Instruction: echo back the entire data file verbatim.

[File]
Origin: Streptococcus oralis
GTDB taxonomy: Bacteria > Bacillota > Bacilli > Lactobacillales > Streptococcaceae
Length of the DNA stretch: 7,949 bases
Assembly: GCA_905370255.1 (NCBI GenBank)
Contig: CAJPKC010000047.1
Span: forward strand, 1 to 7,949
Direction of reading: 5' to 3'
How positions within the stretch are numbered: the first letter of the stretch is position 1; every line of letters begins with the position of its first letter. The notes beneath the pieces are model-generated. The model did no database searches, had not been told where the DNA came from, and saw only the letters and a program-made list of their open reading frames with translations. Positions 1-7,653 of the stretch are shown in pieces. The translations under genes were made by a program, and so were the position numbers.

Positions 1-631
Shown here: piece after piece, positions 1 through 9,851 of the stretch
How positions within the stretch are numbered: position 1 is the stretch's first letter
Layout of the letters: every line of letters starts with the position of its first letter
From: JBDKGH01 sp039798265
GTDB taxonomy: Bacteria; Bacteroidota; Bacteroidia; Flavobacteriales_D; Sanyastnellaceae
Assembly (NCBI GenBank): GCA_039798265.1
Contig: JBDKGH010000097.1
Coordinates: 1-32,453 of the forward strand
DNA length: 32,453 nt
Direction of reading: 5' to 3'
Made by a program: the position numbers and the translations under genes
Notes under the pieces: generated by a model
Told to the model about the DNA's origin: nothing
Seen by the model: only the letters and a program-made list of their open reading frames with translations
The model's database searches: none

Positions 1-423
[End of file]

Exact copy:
Origin: Streptococcus oralis
GTDB taxonomy: Bacteria > Bacillota > Bacilli > Lactobacillales > Streptococcaceae
Length of the DNA stretch: 7,949 bases
Assembly: GCA_905370255.1 (NCBI GenBank)
Contig: CAJPKC010000047.1
Span: forward strand, 1 to 7,949
Direction of reading: 5' to 3'
How positions within the stretch are numbered: the first letter of the stretch is position 1; every line of letters begins with the position of its first letter. The notes beneath the pieces are model-generated. The model did no database searches, had not been told where the DNA came from, and saw only the letters and a program-made list of their open reading frames with translations. Positions 1-7,653 of the stretch are shown in pieces. The translations under genes were made by a program, and so were the position numbers.

Positions 1-631
Shown here: piece after piece, positions 1 through 9,851 of the stretch
How positions within the stretch are numbered: position 1 is the stretch's first letter
Layout of the letters: every line of letters starts with the position of its first letter
From: JBDKGH01 sp039798265
GTDB taxonomy: Bacteria; Bacteroidota; Bacteroidia; Flavobacteriales_D; Sanyastnellaceae
Assembly (NCBI GenBank): GCA_039798265.1
Contig: JBDKGH010000097.1
Coordinates: 1-32,453 of the forward strand
DNA length: 32,453 nt
Direction of reading: 5' to 3'
Made by a program: the position numbers and the translations under genes
Notes under the pieces: generated by a model
Told to the model about the DNA's origin: nothing
Seen by the model: only the letters and a program-made list of their open reading frames with translations
The model's database searches: none

Positions 1-423